· Never feel pressured to give on the spot. Don't allow anyone to intimidate you or bully you into giving or buying something "right now."

· Watch out for statements such as "all proceeds go to charity." This can mean that the money left after expenses will go to the charity.

· Prepare a "giving plan" ahead of time, based on research, so you do not feel pressured to give to everyone who asks for a donation.

· Be wary if a solicitor suggests you will receive special treatment for your donation.

· Always check out the charity before giving.

Useful Websites: & &

Charitable Services Phone No: (213) 978-1144, or toll free 1 800 439 2909 and ask for 978-1144.




In a Bi-Lingual Press Conference, The Public is Warned to Give Wisely This Holiday Season

WHEN: Tuesday, November 25, 2003 9:00 am WHERE: Parker Center - front of building 150 North Los Angeles Street Downtown Los Angeles

WHO: Police Commissioner Silvia Saucedo, Los Angeles Police Commission Assistant Chief George Gascón, Los Angeles Police Department Karen Wagener, Executive Director, Los Angeles Police Foundation

WHAT: Two Issues will be discussed:

In English: Unethical charitable solicitations are rampant in Los Angeles, especially during the holidays. While many charities operate within legal regulations, they do not operate ethically. For example, many charities operate under a name that is similar to a well-known charity, however, they provide questionable services to the Los Angeles community. The number of victims is voluminous, but unknown because the vast majority do not realize they have been victimized. Tips will be provided on how to avoid becoming a victim of charitable fraud this holiday season.

In Spanish: There is currently a form of fraud occurring in the Spanish speaking community involving telemarketers posing as the "police department." The solicitor calls and states that if a donation is not given, police services may not be provided to them. The Los Angeles Police Commission has produced a Spanish public service announcement addressing this completely inaccurate claim. The Spanish PSA will be distributed at the press conference.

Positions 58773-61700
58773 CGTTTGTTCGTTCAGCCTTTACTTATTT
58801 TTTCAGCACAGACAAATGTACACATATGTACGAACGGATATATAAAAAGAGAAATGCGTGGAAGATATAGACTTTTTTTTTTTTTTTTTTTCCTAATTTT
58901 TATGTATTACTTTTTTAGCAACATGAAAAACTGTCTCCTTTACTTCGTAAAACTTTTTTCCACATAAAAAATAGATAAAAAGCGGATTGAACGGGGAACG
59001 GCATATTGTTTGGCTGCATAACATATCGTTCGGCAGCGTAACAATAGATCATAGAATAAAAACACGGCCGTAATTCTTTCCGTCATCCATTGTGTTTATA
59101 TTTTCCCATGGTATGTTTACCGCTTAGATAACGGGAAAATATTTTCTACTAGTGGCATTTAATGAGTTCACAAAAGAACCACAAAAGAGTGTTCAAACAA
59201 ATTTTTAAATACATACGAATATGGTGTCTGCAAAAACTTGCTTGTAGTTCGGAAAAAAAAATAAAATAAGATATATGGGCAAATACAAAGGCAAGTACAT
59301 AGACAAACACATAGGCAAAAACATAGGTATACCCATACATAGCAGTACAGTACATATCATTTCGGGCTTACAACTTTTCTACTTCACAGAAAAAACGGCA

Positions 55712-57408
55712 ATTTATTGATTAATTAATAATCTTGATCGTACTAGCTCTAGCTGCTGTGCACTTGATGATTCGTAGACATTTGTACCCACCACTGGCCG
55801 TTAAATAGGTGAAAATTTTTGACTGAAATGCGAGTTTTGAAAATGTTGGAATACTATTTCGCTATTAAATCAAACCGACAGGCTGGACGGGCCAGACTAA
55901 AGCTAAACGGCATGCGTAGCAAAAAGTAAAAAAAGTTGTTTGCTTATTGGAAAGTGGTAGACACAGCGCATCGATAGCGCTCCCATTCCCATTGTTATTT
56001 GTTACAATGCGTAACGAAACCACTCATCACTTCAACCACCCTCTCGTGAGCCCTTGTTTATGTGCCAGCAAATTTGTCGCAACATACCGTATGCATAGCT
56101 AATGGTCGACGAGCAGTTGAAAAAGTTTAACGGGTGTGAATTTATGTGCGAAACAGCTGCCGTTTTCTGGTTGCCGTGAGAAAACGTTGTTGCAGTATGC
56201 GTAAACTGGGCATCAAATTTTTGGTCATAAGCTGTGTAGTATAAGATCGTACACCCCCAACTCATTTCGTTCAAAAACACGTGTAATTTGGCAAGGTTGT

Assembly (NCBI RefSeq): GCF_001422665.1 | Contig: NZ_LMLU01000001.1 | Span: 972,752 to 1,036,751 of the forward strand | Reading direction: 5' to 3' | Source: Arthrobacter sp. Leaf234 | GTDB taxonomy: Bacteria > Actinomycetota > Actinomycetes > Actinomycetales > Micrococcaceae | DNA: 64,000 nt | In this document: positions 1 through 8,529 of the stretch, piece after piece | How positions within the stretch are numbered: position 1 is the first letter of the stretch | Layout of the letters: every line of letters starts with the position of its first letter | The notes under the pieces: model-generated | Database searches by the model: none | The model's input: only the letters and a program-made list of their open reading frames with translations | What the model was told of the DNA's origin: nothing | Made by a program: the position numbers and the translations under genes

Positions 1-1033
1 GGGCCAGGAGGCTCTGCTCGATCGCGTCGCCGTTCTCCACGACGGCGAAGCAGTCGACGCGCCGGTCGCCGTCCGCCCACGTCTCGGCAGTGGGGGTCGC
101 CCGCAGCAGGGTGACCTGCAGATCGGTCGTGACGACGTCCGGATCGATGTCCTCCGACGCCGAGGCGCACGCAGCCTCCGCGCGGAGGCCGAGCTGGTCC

At the Police Commission Meeting on November 18, 2003:

· Chief's Report: Chief Bratton outlined organizational changes designed to refocus the Department's primary goal: the reduction of crime. A few of the changes include Deputy Chief Berkow assuming the role of both Chief of Staff and head of Professional Standards Bureau, Assistant Chief Gascon taking over Office of Operations, Assistant Chief McDonnell taking over Office of Personnel Services, and Assistant Chief Papa taking over Office of Support Services. Chief Bratton stressed that this reorganization makes the most of very limited resources. President Cunningham agreed that limited resources continues to be the major issue facing the LAPD and he vowed to continue to champion for more officers. Crime continues to go down and for the last six days, there have been no homicides in the City of Los Angeles.

· Commissioner's Reports: President Cunningham noted that he attended the Weingart Center fundraising event and Vice President Skobin attending the "Boxing for Life," event which is a co-organized by the LAPD and the Los Angeles Sheriff's Department.

Agenda Items:

· John Linder and John Hunter presented the results of the survey which was taken by approximately 25% of the sworn members of the Department. Generally, results showed that officers feel the Department is suffering from resource deprivation because of the extremely low ratio of officers to the City's population. The vast majority feel that the community plays a big role and would welcome more community interaction. The overall picture reflects that officers have a sense of the momentum of change and that they are very optimistic about the future. Faith in Chief Bratton is extremely high.

· Los Angeles Police Commission approved a blueprint for the Blue Ribbon Rampart Review Panel's future. Led by prominent Civil Rights Attorney Connie Rice, the nine-member volunteer Panel is tasked with not only investigating the underlying elements of the Rampart corruption scandal, but more importantly, what has occurred within the Los Angeles Police Department since the 1999 report of the incident. The blueprint presented today outlined specific action points that are required for the Panel's success, such as the waiving of conflicts that may exist for panel members, defending and indemnifying the Panelists, and working to expedite the processing of donated funds, among other items. This blueprint will be forwarded to the Mayor and the City Council for their approval.

New Employees

Detective I Gilbert Silva has joined Commission Investigation Division. He has been with the Department for 14 years and has worked at North Hollywood Patrol, Rampart Patrol, Rampart Vice, Narcotics, and at Newton as a Training Officer. When he became a Detective, he worked at Southwest, Wilshire, and Newton stations. Welcome, Gilbert!